Trade associations that represent the construction industry have launched television and online ads and a grassroots campaign to pressure Congress and the president to increase spending on infrastructure as a way to stimulate the economy and create jobs during the pandemic.
You can view the TV spot by clicking here.
The Transportation Construction Coalition, which consists of 31 groups led by the American Road and Transportation Builders Association and the Associated General Contractors, says increased long-term investment in roads, bridges and other transportation infrastructure can lead the country out of the recession.
“The campaign’s primary message is that reopening, renewing and revitalizing the economy starts with passage of a robust, multi-year transportation bill that creates jobs and keeps goods and services like medical supplies quickly moving to their destinations – now and for decades to come,” says an ARTBA news release.
The coalition is aiming its “Re-open, Renew and Revitalize Campaign” at Capitol Hill to influence elected officials and their staffs, including top Republican and Democratic Senate and House leaders.
The campaign involves TV, Facebook and online ads. The ads direct leaders in Washington to FundInfrastructureNow.org where the coalition lays out its position.
“The best way to ensure the nation’s economic recovery is by rebuilding our aging transportation systems,” the statement on the coalition’s website reads. “There are few public sector actions that can deliver the same level of short- and long-term ‘economic shot in the arm’ as robust transportation infrastructure investment.”
The statement notes that the nation’s infrastructure is deteriorating rapidly and has been underfunded for decades. It cites recent U.S. Department of Transportation data that 230,000 bridges need repair or replacement and that 36 percent of transit facilities are in poor condition. “Pavement conditions on one in five miles of federal-aid highways need improvement.”
House bill would add $15 billion for states
Increased funding for infrastructure has long had bipartisan support. However, the funding source has been the main hurdle, with raising gas taxes being the sticking point. Calls for increased infrastructure spending seemed to be gaining momentum for inclusion in the third round of stimulus legislation passed last month to help the economy, but it was not included.
House Democrats released a new $3 trillion stimulus proposal May 11 that includes $15 billion in highway funding to help states, which are seeing a large drop in gas-tax and other road-related revenues because of the pandemic. The proposal is expected to be voted on in the House this week and also calls on the federal government to increase its share of highway funding up to 100 percent, according to Roll Call. Senate Republicans have wanted to pause further spending, citing deficit concerns caused by previous multi-trillion-dollar stimulus packages. The American Association of State Highway and Transportation Officials estimates $50 billion will be needed to replace the lost revenue to states due to the pandemic.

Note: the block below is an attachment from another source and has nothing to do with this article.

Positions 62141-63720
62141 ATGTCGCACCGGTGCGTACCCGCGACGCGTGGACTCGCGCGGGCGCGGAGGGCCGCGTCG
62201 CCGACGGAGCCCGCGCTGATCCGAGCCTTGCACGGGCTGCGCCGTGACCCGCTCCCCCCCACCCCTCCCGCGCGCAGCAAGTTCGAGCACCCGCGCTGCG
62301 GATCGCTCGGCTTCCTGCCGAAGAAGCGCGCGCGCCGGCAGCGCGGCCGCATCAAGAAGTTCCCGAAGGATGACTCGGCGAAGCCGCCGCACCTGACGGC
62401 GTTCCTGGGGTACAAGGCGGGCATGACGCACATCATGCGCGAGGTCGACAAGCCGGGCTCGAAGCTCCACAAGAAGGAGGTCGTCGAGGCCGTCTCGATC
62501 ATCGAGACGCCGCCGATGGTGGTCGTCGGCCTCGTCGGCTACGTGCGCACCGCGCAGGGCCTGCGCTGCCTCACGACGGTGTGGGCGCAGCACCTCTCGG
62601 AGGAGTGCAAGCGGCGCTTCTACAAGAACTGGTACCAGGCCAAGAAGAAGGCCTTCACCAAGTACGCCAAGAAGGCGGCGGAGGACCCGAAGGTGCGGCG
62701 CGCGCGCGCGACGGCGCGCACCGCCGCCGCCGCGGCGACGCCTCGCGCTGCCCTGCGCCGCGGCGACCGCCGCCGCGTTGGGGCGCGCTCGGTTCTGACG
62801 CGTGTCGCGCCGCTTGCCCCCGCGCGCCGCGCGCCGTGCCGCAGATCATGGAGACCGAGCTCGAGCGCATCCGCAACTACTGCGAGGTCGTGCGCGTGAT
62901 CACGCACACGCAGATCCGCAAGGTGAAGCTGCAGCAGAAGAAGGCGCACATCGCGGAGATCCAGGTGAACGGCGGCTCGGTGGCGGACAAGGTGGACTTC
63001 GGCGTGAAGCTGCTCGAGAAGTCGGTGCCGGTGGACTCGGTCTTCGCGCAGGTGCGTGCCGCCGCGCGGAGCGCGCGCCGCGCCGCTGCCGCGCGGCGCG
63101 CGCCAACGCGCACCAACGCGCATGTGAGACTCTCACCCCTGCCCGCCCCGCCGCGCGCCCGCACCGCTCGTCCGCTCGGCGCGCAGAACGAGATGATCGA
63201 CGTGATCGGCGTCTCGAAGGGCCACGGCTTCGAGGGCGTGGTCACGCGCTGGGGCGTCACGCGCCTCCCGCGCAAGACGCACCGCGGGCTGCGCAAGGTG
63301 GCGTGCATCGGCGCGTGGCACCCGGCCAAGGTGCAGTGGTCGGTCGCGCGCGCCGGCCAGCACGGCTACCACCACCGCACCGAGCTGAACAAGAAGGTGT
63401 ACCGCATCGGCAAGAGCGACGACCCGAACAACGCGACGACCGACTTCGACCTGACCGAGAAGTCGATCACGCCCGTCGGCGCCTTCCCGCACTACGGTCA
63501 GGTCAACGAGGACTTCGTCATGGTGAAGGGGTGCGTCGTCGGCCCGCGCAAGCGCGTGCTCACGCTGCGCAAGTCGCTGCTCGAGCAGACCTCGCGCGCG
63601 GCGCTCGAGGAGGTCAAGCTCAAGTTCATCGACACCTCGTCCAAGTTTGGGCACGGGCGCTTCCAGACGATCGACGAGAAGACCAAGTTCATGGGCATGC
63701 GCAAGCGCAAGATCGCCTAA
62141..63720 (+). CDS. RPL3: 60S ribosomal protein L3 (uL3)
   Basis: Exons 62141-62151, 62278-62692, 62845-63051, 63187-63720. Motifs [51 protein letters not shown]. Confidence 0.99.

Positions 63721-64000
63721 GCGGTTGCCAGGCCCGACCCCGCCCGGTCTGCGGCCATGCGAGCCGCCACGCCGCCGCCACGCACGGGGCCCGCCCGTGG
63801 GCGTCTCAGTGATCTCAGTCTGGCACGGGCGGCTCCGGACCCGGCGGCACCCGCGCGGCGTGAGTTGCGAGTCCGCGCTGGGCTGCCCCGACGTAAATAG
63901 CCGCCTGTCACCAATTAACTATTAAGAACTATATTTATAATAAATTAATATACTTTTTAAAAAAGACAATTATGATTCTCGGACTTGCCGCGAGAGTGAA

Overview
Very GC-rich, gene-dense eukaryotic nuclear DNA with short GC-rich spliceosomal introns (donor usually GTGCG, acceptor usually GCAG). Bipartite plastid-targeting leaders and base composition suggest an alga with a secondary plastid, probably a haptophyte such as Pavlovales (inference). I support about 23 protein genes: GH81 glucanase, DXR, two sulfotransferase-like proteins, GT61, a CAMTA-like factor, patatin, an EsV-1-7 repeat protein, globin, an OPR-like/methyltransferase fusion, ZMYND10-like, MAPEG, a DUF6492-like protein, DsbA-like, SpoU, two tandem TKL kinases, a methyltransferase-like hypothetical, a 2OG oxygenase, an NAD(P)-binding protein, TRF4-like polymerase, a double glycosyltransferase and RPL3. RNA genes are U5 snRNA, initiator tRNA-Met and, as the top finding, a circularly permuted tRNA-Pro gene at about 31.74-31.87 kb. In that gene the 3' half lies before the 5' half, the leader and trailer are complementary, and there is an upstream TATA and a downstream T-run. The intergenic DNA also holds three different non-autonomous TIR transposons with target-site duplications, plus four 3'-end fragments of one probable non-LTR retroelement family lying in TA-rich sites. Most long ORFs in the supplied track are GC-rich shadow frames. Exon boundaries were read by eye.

Meanwhile, one major transportation funding source for states is set to expire in September. And the nation’s Highway Trust Fund is forecast to run out of money by 2021, according to pre-pandemic forecasts.
“If we don’t put a robust infrastructure plan in place soon, the country is going to pay for it and for a long time. In fact, the costs will be far greater than a good highway bill,” said ARTBA Chairman Steve McGough during an April 29 call with U.S. Transportation Secretary Elaine Chao and other high-ranking transportation officials in the Trump Administration.
“After the Great Recession of 2008, it took eight years – until 2015 – for the levels of highway and street construction activity to return to 2007 levels.”
Who’s in the coalition?
Along with ARTBA and AGC, members of the Trade Construction Coalition are: Associated Equipment Distributors, Association of Equipment Manufacturers, National Asphalt Pavement Association, National Stone, Sand & Gravel Association, Portland Cement Association, American Concrete Pavement Association, American Subcontractors Association, Asphalt Emulsion Manufacturers Association, Asphalt Recycling and Reclaiming Association, National Ready Mixed Concrete Association, National Steel Bridge Alliance, National Utility Contractors Association, Precast/Prestressed Concrete Institute, The Road Information Program, American Council of Engineering Companies, American Iron & Steel Institute, American Society of Civil Engineers, American Traffic Safety Services Association, International Association of Bridge, Structural, Ornamental and Reinforcing Iron, International Union of Operating Engineers, Laborers’ International Union of North America, American Coal Ash Association, American Concrete Pipe Association, Concrete Reinforcing Steel Institute, International Slurry Surfacing Association, Laborers-Employers Cooperation & Education Trust, National Association of Surety Bond Producers, National Electrical Contractors Association, United Brotherhood of Carpenters & Joiners of America.